Southampton Village is brimming with terrific things to do today.
To start, the Southampton Arts Center, located at 25 Jobs Lane, opens “Colorama,” the final art exhibit there this year. Organized by the George Eastman Museum, the really fascinating show of “the world’s largest photographs,” according to Kodak, will open with a reception from 4 to 6 p.m.
Here’s a bit of background: in 1950, the Eastman Kodak Company installed the first Colorama on the interior east wall of Grand Central Station. These oversized advertisements were 18 feet high and 60 feet long, requiring more than a mile of cold-cathode tubes to light them from behind. Altogether, 565 Colorama photographs would be situated on this spot over the next 40 years. As a major corporate and aesthetic undertaking, the production of Coloramas required the combined efforts of Kodak’s marketing and technical staffs, and scores of photographers, including such notables as Ansel Adams, Ernst Haas and Eliot Porter.
Until 1990, these illuminated illustrations reflected and reinforced American values and aspirations while encouraging picture-taking as an essential aspect of leisure, travel, family and social life. In the decades that evolved from Levittowns and the baby boom to Watts and Woodstock, they proffered an almost unchanging vision of idealized and perfect landscapes, villages and families, American power and patriotism, and the decorative sentimentality of babies, puppies and kittens. They marked traditional holidays, conventional views of the faraway, and such uplifting current events as a moonwalk and a royal wedding, and they suggested, with varying degrees of explicitness, that such sights could be defined, secured, memorialized and enjoyed through the complementary practice of photography.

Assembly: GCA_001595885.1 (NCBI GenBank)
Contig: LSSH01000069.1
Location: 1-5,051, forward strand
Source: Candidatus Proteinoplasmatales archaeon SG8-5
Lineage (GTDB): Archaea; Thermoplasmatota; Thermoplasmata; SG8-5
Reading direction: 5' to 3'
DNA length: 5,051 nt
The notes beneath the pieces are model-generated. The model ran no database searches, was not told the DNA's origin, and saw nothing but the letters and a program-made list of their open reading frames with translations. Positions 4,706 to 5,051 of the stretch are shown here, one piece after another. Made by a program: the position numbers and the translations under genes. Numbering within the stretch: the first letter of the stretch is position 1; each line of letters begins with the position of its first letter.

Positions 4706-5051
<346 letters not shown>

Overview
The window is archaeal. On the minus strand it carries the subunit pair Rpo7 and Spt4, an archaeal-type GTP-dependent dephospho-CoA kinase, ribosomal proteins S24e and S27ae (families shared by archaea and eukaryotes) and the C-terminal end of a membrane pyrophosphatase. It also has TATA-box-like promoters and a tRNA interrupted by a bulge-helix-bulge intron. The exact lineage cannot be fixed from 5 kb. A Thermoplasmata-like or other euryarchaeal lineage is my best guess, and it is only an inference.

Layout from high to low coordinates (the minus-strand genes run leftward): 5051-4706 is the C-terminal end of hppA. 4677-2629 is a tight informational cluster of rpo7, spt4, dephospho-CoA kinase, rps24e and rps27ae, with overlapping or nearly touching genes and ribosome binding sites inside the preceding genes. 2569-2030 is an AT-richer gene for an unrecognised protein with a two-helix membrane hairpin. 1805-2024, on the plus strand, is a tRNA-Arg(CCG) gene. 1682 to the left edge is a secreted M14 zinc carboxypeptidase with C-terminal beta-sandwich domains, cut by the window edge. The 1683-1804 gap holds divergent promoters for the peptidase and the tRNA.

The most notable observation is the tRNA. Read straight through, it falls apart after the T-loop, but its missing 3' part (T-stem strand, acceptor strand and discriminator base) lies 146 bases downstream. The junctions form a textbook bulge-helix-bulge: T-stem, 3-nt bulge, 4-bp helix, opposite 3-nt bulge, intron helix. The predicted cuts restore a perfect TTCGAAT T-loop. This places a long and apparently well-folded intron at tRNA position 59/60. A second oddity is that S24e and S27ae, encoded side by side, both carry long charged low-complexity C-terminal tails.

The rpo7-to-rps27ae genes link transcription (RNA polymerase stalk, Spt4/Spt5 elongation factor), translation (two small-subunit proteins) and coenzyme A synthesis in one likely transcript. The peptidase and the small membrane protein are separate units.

Today, these images are figures in the landscape of memory. The Coloramas taught us not only what to photograph but how to see the world as though it were a photograph. They served to manifest and visualize values that even then were seen as nostalgic, fading and in jeopardy, salvageable only through the time defying alchemy of cameras and film. The exhibit will remain on view through December 31.
Additionally, the Southampton Arts Center will host it’s final “LIVE from Southampton Arts Center”music series tonight at 7:30 p.m. with “The Music of Mali, featuring Yacouba Sissoko and LUMA.” The event is held in partnership with The Jam Session Inc and will be recorded live for The Jam Session Radio Hour to be aired on local NPR affiliate WPPB 88.3 FM.
Over at the Southampton Cultural Center on Pond Lane, it’s the final DanceFusion performance tonight at 6 p.m. The stars of this show will be the FJK Dance Company from Manhattan, who will bring their blend of contemporary dance out east.